One thing the unclaimed baggage room is full of? Child strollers and wheelchairs. Loads of them. They told me that when they locate the owners, most often they're told to 'donate them to charity'. I guess families must either bring an old stroller they plan to get rid of anyway and then just dump it or for whatever reason don't want to wait for the stroller as they disembark or have money to burn, I don't know, but there are a lot of extra strollers sitting in storage at airports all over the world. Seems like the airline could make some money off these - maybe offer them as rentals or something? Might have to look into that. :)

Tuesday, May 22, 2012


As we careen full tilt into summer (the high is already consistently over 100F) we need to adjust our weekend activities. This weekend, we decided to see a movie. Have I told you about the movie experience in Abu Dhabi? Come along for the ride ...

We arrived at the ticket counter where you have to select your seat. Today unfortunately, the only seats available were in the second row from the front - not our preference, but hey, that's what happens when you arrive just in time for an 8:30 show on a Friday evening here.

The theaters are smaller than back home with maybe 20 rows total for each movie. The whole cinema might be showing 10 different films, but each theater is a bit smaller than we're used to. Which means you're almost always sitting right next to someone. You'll understand why that's unfortunate in a moment.

According to the ticket counter computer, the theater was completely full except for an odd single seat here and there, so we were surprised to enter the theater and see lots of empty seats in the middle. But the previews had started so we took our seats in row 2.

During the next 10 minutes, the seats filled up. And right in front of us came a family of 5 small children and their 2 nannies. But let me be more descriptive. This family erupted into the theater - kids running to their seats, then running back and forth down the row to share their popcorn, candy and sodas. Yelling non stop - yes, yelling. The sound in these theaters is soooo loud, and I could STILL HEAR the ankle biters arguing over who had the last sip of Pepsi.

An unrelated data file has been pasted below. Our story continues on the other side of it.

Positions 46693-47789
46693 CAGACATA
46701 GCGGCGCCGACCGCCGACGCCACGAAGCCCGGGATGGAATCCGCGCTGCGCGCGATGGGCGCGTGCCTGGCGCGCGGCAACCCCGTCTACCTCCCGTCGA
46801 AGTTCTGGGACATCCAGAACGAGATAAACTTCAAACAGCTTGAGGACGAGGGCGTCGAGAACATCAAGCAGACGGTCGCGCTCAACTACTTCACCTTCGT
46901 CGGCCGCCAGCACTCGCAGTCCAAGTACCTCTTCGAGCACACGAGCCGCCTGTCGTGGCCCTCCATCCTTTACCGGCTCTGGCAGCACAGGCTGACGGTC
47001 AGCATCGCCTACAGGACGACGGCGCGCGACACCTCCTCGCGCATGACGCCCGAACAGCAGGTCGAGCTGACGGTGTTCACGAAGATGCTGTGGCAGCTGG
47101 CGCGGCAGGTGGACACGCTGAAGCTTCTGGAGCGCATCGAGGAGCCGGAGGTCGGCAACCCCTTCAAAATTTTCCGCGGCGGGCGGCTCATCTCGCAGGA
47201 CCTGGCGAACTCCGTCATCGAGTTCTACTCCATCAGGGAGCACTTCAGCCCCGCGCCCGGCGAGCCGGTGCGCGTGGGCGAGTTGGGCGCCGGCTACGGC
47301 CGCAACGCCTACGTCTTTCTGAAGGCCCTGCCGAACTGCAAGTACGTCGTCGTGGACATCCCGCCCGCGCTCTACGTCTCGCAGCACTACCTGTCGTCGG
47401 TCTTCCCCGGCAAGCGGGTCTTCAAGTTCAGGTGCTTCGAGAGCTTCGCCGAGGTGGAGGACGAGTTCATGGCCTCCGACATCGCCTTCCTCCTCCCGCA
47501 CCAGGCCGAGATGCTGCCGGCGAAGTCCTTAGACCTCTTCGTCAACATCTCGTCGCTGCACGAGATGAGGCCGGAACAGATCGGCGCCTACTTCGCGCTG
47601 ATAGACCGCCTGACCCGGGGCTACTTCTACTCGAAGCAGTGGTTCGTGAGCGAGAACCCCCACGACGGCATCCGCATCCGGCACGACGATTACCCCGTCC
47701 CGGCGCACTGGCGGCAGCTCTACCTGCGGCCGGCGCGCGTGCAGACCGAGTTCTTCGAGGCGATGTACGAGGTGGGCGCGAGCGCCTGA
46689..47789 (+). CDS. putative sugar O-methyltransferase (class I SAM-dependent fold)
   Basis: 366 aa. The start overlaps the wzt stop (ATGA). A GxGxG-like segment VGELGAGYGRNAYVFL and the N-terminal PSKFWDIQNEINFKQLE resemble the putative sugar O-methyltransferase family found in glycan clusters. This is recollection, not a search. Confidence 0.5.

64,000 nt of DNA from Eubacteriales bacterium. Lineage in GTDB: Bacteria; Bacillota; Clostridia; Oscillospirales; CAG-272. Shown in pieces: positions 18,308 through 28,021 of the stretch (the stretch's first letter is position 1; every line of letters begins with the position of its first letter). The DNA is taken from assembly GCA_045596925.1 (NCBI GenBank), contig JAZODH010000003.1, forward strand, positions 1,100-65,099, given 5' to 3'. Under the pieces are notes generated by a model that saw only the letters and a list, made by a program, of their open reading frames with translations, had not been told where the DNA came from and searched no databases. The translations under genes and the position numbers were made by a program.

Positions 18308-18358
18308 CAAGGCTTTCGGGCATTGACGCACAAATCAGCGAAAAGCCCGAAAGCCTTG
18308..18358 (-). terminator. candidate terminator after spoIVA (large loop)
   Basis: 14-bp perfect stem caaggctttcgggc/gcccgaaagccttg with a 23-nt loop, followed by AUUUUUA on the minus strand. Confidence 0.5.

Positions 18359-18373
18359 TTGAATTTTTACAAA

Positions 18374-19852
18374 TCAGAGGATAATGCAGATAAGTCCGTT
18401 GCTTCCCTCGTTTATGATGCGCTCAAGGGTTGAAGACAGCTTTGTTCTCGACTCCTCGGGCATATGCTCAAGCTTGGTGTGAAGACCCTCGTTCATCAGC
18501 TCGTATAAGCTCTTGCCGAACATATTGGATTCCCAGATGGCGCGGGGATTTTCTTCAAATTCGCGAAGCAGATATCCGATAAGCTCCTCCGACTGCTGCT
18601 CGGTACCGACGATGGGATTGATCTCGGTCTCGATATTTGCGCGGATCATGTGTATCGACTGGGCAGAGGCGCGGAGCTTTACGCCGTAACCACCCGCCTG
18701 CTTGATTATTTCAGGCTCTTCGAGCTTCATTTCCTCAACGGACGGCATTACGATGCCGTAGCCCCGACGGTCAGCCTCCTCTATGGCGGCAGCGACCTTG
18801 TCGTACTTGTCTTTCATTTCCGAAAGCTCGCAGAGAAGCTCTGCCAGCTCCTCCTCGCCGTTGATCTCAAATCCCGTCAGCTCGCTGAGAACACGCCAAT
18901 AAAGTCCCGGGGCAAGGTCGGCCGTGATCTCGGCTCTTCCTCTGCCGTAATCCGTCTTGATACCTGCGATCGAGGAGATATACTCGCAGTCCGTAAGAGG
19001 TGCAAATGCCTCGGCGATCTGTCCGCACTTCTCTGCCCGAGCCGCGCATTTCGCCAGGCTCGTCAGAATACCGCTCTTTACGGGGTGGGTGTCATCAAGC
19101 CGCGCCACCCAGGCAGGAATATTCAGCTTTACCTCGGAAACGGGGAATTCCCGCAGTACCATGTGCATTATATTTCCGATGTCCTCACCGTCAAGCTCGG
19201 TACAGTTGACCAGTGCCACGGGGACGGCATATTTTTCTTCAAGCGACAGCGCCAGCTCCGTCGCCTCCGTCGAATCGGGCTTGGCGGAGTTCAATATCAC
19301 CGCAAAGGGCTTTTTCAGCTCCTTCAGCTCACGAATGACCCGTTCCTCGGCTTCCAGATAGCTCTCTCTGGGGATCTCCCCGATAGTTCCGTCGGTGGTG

Brian and I looked at each other and just sighed. We were seeing the Avengers, a comic book action movie so figured all the fighting and action would drown out the little rugrats before too long. And you know what? It did. We enjoyed most of the movie and were able to ignore the chaos in the front row for the most part.

Meanwhile, the two guys next to me are talking on their cell phones, not just during the trailers, but during the whole movie. I could hear this constant mumbling next to me for the first half of the movie. Only the first half because about 1/2 way through they decided to get up and leave. This happens a lot and is so curious to me. It's not like movie tickets are cheap - we pay about $12 a ticket and it wasn't like it was a bad movie. Maybe comic book heroes just weren't their thing?

So the mumblers left, which was good and the loud action was keeping me distracted from the circus in front of us ... until we got to that part in the movie where the action slows down for a few minutes and the characters have some heartfelt moment. Honestly, it was like these kids were in their living room at home - jumping around, changing seats, and talking through the whole movie.